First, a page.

Today is National Sorry Charlie Day. Some of you are old enough to remember Charlie, the cartoon mascot and spokes-tuna for the StarKist® brand. Charlie believed that he was so hip and cultured, that he had “good taste,” and he was the perfect tuna for StarKist®. In another commercial, Charlie insists “I’ve got plenty of heart, but StarKist® wants tuna that’s good for your heart not with heart. Once again, the voiceover would give the hopeful tuna the bad news. “Sorry, Charlie®!”
Before there was Wisconsin and NEW PAWSibilities I was a published book and article writer and spoke throughout the country and at several international events. As a writer, I can tell you I heard, “Sorry, Carmen,” more often than I heard, “Why, yes!” It never stopped being a very humbling experience. What I learned about being rejected was to not take it personally. A similar idea had just been published, I couldn’t get to the conference and so I failed to meet the editor who could have championed my proposal. The list was pretty long. But what I never heard was that I was a terrible writer or that my ideas were dumb. And with each rejection, I learned and polished my writing and ideas until I got a contract and an agent and, eventually, a career.
Some of you are feeling like the Charlie of the rescue dog world. You scan the website every day, you sit down with your morning coffee and this Facebook feed and read about all the cute dogs we have. You confer with your husband or roommate or kids wondering is this the one. You have a checklist of what you need. Not a puppy. No, wait, it has to be a puppy. A small dog, no, a huge one. Certain breed, a certain age. So many options!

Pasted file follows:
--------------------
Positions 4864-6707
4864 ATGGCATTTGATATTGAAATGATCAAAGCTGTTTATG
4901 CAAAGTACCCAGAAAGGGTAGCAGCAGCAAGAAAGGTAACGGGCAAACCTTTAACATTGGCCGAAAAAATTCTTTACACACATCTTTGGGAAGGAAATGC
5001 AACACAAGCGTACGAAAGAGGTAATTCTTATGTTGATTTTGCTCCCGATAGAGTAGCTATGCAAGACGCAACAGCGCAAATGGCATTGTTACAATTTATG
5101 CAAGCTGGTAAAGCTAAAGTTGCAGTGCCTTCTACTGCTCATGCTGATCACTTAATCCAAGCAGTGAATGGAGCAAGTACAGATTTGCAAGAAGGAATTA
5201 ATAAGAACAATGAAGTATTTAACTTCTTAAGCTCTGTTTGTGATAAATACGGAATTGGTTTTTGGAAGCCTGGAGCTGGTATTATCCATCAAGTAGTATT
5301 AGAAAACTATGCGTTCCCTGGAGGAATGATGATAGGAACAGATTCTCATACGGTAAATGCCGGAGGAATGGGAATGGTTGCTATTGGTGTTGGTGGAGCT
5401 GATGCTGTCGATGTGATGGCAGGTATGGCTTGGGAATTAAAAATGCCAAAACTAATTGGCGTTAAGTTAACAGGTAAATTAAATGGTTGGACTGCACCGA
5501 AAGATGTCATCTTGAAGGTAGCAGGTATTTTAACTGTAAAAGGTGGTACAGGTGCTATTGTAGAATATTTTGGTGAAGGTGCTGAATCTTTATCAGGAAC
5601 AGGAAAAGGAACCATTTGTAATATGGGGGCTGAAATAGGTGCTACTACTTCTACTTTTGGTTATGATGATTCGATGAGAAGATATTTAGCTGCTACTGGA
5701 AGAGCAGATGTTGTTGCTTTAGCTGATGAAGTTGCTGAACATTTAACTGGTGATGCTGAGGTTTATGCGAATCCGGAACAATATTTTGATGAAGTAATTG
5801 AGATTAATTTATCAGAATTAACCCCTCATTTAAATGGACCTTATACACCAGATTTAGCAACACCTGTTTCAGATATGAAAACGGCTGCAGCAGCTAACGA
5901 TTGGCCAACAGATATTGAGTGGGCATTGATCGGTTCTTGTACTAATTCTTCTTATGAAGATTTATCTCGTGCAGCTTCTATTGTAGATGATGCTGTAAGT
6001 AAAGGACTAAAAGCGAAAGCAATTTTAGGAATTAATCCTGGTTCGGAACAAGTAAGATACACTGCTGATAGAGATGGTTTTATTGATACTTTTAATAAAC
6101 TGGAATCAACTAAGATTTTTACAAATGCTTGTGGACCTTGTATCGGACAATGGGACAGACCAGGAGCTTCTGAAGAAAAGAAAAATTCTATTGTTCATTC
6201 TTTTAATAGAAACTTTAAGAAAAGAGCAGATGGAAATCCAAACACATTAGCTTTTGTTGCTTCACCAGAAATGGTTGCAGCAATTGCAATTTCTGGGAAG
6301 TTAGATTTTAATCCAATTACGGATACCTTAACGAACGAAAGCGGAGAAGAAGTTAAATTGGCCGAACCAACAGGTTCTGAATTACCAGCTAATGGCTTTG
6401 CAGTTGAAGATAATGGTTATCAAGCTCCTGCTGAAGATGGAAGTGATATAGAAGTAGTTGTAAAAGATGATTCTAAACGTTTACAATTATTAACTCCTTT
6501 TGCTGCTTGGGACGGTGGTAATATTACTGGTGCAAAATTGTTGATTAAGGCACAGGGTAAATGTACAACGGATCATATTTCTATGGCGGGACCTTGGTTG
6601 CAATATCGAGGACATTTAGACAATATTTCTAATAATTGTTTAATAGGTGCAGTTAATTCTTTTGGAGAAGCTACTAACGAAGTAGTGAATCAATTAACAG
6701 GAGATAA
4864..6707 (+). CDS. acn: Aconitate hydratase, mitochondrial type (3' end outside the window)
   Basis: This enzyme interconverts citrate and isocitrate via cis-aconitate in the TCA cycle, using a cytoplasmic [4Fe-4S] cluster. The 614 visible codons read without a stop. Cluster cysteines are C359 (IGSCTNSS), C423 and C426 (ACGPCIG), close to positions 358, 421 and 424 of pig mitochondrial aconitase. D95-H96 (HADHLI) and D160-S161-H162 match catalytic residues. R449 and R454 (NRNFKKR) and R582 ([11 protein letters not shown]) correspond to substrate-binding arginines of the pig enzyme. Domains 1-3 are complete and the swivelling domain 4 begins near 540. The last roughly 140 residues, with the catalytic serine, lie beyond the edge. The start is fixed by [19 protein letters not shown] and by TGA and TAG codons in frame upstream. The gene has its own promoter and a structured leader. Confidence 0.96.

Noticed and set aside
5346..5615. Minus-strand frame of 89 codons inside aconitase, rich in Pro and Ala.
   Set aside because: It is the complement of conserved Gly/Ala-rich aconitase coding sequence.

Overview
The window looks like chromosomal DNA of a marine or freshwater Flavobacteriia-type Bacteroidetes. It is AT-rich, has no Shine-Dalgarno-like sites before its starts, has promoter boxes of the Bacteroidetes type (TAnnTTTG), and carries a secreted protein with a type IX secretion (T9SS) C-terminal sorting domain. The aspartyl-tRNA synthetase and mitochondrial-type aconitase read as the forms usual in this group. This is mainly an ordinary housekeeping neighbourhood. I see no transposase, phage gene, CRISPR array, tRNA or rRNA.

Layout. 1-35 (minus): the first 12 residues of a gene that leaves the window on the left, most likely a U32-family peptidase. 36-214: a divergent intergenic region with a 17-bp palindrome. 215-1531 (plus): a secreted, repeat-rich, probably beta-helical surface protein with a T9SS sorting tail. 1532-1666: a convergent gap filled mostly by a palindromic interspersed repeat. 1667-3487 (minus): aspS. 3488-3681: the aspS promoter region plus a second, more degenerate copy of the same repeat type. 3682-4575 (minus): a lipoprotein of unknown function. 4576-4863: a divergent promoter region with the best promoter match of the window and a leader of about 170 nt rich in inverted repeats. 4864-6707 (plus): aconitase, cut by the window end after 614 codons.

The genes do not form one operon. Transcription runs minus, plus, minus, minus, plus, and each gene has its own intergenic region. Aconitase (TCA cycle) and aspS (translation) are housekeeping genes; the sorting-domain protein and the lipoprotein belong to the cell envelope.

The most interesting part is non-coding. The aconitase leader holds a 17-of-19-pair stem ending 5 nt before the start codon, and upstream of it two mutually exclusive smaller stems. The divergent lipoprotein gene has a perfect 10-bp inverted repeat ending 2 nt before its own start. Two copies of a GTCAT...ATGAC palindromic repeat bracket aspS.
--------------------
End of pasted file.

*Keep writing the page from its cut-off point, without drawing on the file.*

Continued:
You work full-time and when you finally get off work and rush over the “perfect” dog is gone. It’s heartbreaking because you never even got a chance. You hear your own version of, “Sorry, Charlie.”
Or even more heartbreaking is to get there in time only to find out there is no chemistry. The once-coveted dog you just knew was your dog saunters in, sniffs around looking for treats, sits in front of you and says, “Meh.” Really, they say it with their body language or their eyes. They just aren’t feeling you and it’s crushing to be rejected by a dog.
That’s because dogs are smart, emotional, self-aware beings. They instinctively know their person and they will wait for that person. I often ask myself why such an adorable dog found himself to be in a shelter. He’s perfect. He’s cute, the right size, happy, reasonably good at behaving. Once he got here why on earth did he stick around for three weeks? He saw lots of people from what I hear, but we were the lucky ones. My husband walked in wanting a totally different dog and now he can’t imagine ever having the larger female dog of varying breeds. Coconut is perfect for us and every rejection led us one step closer to him.
We have so many dogs who need a home. Dogs who will know that you are their person. It might take two or three visits to find the dog. Your heart might get broken. But every crack in your heart makes you more vulnerable and more open to a greater love of the dog who finally chooses you.
Weekends at NEW PAWSibilities have a kind of frantic energy. It’s peak time for people to look for a dog and so rooms are filled, dogs are being shuffled from one possible person to another. Some dogs don’t get a look. I urge you to be open about choosing a dog. Even if you are convinced of who you want, take a chance on the one who has languished for six months. You never know which dog will give you that, “Sorry, Charlie,” look. You might walk out with the dog you knew was your dog. But you might walk out with the most unexpectedly perfect dog for you. We’ve all heard that choosing a dog may be the only chance you get to pick a relative. Guess what? It’s the only time they get to choose a relative too. You can handle the “Sorry, Charlies” for that one time you get to hear, “You’re mine!”